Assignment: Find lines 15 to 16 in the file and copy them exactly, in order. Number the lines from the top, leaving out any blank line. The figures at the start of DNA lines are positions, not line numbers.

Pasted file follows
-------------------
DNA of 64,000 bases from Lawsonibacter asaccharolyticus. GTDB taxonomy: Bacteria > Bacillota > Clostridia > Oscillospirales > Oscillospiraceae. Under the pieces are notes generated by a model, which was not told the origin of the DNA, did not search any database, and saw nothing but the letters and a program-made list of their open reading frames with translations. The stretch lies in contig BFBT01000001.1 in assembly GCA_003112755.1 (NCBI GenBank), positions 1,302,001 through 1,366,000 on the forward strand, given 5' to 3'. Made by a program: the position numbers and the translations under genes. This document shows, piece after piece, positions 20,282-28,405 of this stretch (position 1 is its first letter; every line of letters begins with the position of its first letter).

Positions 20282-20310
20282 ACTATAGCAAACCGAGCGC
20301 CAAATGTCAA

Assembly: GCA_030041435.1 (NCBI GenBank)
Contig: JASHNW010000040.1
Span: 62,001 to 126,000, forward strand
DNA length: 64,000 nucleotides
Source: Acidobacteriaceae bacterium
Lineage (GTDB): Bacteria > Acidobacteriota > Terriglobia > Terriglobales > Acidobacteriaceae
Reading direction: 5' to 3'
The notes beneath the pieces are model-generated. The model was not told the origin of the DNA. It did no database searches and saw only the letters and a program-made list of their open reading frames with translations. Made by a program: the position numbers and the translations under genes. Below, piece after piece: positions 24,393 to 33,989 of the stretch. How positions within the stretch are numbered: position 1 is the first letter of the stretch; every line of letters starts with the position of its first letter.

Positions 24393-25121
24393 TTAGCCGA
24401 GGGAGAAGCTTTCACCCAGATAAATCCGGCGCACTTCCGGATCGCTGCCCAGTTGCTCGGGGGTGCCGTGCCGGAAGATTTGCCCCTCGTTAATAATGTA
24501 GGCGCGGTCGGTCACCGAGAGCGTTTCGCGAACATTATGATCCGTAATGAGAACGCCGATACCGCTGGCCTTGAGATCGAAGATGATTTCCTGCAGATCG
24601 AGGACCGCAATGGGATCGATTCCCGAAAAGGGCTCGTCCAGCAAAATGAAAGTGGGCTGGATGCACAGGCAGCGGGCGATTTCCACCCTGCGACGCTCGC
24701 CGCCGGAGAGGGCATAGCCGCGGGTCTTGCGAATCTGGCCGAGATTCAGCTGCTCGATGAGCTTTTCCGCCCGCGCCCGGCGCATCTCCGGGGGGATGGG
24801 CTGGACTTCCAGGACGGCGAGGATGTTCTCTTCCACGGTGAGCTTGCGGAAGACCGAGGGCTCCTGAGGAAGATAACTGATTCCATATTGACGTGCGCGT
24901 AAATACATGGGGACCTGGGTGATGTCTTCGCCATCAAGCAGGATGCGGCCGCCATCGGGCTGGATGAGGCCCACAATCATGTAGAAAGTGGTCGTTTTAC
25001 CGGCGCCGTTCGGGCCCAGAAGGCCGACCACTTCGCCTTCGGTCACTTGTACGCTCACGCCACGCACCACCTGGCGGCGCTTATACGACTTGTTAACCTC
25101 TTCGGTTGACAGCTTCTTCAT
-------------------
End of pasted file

24401 GGGAGAAGCTTTCACCCAGATAAATCCGGCGCACTTCCGGATCGCTGCCCAGTTGCTCGGGGGTGCCGTGCCGGAAGATTTGCCCCTCGTTAATAATGTA
24501 GGCGCGGTCGGTCACCGAGAGCGTTTCGCGAACATTATGATCCGTAATGAGAACGCCGATACCGCTGGCCTTGAGATCGAAGATGATTTCCTGCAGATCG